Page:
Saturday 29 March 2008

Pastoral Letter

We have another good pastoral letter from our bishop, Kieran Conry, this weekend. He speaks of some of the reasons why people should take the trouble to come to Mass, and, after stating some of the more usual reasons (obligation, obedience to our Lord), he lays additional stress on the importance of building up the Church by our celebration together of the Mass, by it (and other means) supporting one another, and passing on the faith to the next generation.
The Church is, of course, the enduring presence of our Lord on earth—his (mystical) body, indeed, and in these days when many see Mass attendance as something to do when there is nothing better, it is good to get encouragement towards evangelizing even those in our own midst whose faith may be shaky or slowly developing.


Anonymous said...

Why did the Bishop push a BBC programme that was so crass: The passion?
The way in which the BVM was portrayed was far from Catholic; did the Bishop not notice?

Pastor in Monte said...

I can't really comment: I didn't see the programme.

Anonymous said...

Last supper scene :- Jesus actively encourages Judas to be off and betray him. I paraphrase " Go on Judas, you have things to do places to go.

Garden of getsememe: Jesus turns to Peter in a moment of anguished indecision and asks him am I doing the right thing here?

I cannot tell you how utterly stupid and offensive this production was. They distorted the Gospel and threw confusion on the divinity of Christ, effectively denying His divinity.

Bishop Conry says they should be applauded for their efforts. Christian charity requires me to assume that our Bishop does not mean they should be applauded for their errors. However, look at this extract from his pastoral letter

"No doubt it will not please everybody, because, like Harry Potter, it will not correspond to the image of Christ that some people hold. It raises questions, then, about where our image of Christ comes from, and who has interpreted it for us already."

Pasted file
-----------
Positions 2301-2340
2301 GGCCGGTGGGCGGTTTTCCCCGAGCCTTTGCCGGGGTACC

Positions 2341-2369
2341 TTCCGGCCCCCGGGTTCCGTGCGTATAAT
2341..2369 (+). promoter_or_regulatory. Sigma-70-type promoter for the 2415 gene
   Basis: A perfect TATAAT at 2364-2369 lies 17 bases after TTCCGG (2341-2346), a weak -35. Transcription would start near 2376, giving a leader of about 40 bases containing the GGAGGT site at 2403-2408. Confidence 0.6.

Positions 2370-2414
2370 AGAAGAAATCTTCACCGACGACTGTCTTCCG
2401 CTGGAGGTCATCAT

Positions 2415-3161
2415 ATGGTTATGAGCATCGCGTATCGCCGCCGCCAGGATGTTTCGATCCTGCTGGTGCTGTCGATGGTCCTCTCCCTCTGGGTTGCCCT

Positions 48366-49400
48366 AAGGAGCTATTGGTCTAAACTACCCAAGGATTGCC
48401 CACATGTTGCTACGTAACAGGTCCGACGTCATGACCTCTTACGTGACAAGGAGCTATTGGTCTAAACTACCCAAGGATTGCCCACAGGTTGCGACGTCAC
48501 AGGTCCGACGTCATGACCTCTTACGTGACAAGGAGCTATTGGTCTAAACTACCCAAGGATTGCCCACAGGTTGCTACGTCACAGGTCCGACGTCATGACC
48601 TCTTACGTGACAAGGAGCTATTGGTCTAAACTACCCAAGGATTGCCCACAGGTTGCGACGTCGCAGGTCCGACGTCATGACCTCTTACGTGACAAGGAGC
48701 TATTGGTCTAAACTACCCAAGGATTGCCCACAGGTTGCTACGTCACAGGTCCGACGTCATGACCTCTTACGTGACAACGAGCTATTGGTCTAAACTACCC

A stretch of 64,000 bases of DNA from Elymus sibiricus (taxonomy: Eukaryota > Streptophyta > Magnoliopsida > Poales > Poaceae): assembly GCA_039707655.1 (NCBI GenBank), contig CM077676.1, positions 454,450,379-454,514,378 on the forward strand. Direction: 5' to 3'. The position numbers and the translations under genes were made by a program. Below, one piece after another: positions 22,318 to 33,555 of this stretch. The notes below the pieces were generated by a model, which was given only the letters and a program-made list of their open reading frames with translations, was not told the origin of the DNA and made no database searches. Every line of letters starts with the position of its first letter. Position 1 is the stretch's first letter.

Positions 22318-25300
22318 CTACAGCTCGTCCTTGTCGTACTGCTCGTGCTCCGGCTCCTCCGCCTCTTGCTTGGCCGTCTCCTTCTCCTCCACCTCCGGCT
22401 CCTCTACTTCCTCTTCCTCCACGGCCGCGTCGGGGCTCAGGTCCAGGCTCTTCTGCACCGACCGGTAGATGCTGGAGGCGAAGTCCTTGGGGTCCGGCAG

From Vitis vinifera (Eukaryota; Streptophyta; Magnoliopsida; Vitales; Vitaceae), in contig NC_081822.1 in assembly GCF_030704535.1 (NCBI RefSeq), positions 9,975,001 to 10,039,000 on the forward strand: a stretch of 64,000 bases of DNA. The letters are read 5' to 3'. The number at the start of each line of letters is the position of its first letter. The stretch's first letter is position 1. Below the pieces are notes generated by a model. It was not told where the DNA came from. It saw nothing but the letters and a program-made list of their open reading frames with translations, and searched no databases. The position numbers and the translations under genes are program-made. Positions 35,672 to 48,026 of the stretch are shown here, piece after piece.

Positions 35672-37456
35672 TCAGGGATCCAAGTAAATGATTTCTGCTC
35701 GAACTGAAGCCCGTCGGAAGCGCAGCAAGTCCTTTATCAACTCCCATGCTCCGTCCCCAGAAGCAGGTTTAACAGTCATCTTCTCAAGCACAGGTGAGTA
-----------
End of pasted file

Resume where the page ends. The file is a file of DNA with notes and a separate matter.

Please bear in mind this is a pastoral letter to his people. "some people hold" = the Catholic Church for 2000 thousands years. No it is not like harry potter, because the Magesterium has always claimed the right to be the interpreter of scripture. Hey, they selected the books.

The opening paragraph of his letters are always the key to this man's mindset. Here we are presented with the views that children do not like to see other images of harry potter but like to form their own image for themselves from the book. Of course if we take this example he presents and apply it to scripture we fall into the sola scriptura heresy of protestantism.

In relation to this work the Bishop says:
"I am sure that it will be a great encouragement to many Christians." Now, this is a rather strange assumption and certainly one I would not share. I would find great encouragement from the BBC to put on a faithful depiction of the passion that reflects Christian belief and not some twisted, distorted and false interpretation by a foolish poor soul who though that Judas got a bad rap and that it might be a good idea to change the "story". You know, give it a different spin like. This is not religious programming. It is blasphemy and insult paid for by christian taxpayers and served up to them on the holiest days of their year.

I have no doubt that what the Bishop says is true regarding confidence in faith and the battering it gets from the media (this production being a case in point). However, he seems to imply that this confidence is built on joining together in numbers. Of course this is not the case. The confidence comes from an encounter with the Truth. It comes from proper teaching of the faith in our schools. A duty for which he personally is responsible. I can tell you that catholic children in our schools in his diocese are being taught their faith by non-catholics. I can tell you that a second level student brought home his "RE" lesson that teaches that the eucharist is what we make it by our belief. This is an area this Bishop has control and authority over. I continue to pray for him but as a relatively young Catholic I find the outrageous statements he make a real cringe. He probably thinks he's being really challenging in his opinions but he is beginning to look like the eternal student rebel or granddad at the disco. Always very embarrassing.

All he has to do is preach the teachings of the Catholic Church. It's not complicated. Instead, just like the BBC, he preaches his own interpretation that suits himself. It is no wonder he congratulates them. They both seem to be on the same hymn sheet on this occasion. Having said that, his previous pastoral letter was decent enough. I wish he was more consistently and recognizably Catholic in his preaching. Now that would give the faithful a great deal of confidence.


Anonymous said...

I was interested in the way the Bishop referred to 'lapsed Catholics'; 'It would be interesting to speak to those we call ‘lapsed’ and find out what made them feel that they were not supported.' How would you define 'lapsed'?